• Only checked for new email when I had the time, focus, and energy to respond to everything that might have come in

• Limited myself to attending four hours of meetings a week—and pushed back on or canceled any meetings beyond that

• Took “vacations” away from support tasks (e.g., took a holiday from email for a day or two by setting up a temporary autoresponder so I could work on a project that was high impact)

You can also shrink the distractions of email by installing a send-it-later email plugin.

  • Gmail: Boomerang (BoomerangGmail.com)
  • Outlook: SendLater (SendLaterEmail.com)

Check my email three times every week.

Ex: every Monday, Wednesday, and Friday afternoon at 3 p.m

Reward yourself as a new form of habit

Removing the unimportant

How much would I be willing to pay in order to buy back one hour of my life?

Depends on:

• How much money I earn

• How valuable my time is to me

• How valuable money is to me

• How overwhelmed I feel


Eliminate my remaining low-return tasks by delegating them to someone

else, and free up valuable time and attention to spend on more important things.

Someone in a different time zone

• Fancy Hands (FancyHands.com) for hiring virtual assistants

• Zirtual (Zirtual.com) for hiring virtual assistants

• eaHelp (Eahelp.com) for hiring virtual assistants

• Freelancer (Freelancer.com) for per-task hiring

• Upwork (Upwork.com) for per-task hiring

• Job postings at local colleges and universities to hire an intern

• “Help wanted” posts on Craigslist and Twitter for assistants

“90 percent rule”

When you look at a new opportunity, rank it on a scale of 1-100 on how valuable or meaningful you think it is. If it isn’t a 90 or above, don’t do it.

Examining the commitments you take on and reflecting on their return will let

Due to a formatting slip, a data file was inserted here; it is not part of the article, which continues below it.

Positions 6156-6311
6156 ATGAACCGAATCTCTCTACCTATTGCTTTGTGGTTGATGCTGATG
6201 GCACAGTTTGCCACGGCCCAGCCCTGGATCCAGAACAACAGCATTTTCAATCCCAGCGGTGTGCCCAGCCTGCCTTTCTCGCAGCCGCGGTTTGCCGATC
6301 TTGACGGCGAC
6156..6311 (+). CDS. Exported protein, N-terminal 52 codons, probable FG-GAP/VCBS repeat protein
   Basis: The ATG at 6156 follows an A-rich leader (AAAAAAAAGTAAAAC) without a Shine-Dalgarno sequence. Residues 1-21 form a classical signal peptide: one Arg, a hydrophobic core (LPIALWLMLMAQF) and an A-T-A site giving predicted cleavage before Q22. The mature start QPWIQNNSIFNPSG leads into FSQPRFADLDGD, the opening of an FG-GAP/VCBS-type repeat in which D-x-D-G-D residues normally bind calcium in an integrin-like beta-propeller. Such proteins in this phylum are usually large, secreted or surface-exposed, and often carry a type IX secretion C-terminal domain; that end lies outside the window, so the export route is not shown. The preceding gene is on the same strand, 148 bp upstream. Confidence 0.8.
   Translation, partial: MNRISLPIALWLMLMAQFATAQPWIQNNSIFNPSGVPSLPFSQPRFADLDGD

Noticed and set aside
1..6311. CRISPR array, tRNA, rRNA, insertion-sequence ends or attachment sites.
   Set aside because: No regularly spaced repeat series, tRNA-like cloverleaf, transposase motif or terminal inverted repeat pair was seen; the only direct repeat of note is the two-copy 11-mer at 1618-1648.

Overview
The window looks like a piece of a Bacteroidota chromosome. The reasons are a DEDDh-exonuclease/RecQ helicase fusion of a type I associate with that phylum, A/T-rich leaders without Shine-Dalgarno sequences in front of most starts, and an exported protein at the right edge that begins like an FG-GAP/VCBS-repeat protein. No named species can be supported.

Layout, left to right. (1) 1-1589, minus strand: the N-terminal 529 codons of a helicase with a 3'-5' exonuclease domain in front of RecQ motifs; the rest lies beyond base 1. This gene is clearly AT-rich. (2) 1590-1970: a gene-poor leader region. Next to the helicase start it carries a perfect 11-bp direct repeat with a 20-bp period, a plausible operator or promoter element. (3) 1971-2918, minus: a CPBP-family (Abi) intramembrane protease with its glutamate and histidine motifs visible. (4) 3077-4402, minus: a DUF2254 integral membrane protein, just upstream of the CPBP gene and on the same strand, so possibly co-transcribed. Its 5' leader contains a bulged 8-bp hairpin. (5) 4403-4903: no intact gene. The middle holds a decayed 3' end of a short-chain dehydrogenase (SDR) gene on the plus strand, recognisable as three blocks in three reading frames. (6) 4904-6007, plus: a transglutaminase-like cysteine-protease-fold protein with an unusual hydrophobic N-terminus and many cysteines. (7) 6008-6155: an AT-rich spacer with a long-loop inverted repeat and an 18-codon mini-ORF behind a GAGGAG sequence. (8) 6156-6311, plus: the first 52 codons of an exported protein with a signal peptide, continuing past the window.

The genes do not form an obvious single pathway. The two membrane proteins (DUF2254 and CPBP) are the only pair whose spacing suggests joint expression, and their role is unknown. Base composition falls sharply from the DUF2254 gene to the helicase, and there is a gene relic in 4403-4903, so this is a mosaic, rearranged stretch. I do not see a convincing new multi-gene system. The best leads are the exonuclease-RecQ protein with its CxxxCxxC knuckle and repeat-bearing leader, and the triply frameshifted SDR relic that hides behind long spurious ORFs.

you simplify your work and life. These commitments include things like the following:

• Full- and part-time jobs

• Industry associations you’re a member of

• Owning and maintaining a home or a second home

• Educational commitments (e.g., attending university or college, or taking courses part-time)

• Relationships and friendships

• Clubs you’re involved with and Skills or hobbies you actively spend time on

Emptying your Brain

GTD method

“Any ‘would, could, should’ commitment held only in the psyche creates irrational and unresolvable pressure, 24-7.”

What Bluma Zeigarnik named the “Zeigarnik effect” in the late 1920s: incomplete or interrupted tasks weigh on our mind much more than completed tasks.

Notepad and pen

Worry List: If I caught myself worrying about something throughout the day, I reminded myself that I had scheduled time to worry later, and if I started worrying about a new thing during the day, I captured it on the list so I could worry about it later, as well.

Simpler Passwords using Password manager app

Rise Up

Doing a weekly review of your tasks and accomplishments not only gives you a better perspective on your wins and the areas you need to improve, it also gives you more control over your life. Adding in “hot spots” is a powerful addition to this technique that will keep you on the right path.

Hot spots

J.D Meier Areas

• Mind

• Body

• Emotions

• Career

• Finances

• Relationships

• Fun


• Learning (books, podcasts, audiobooks, youtube)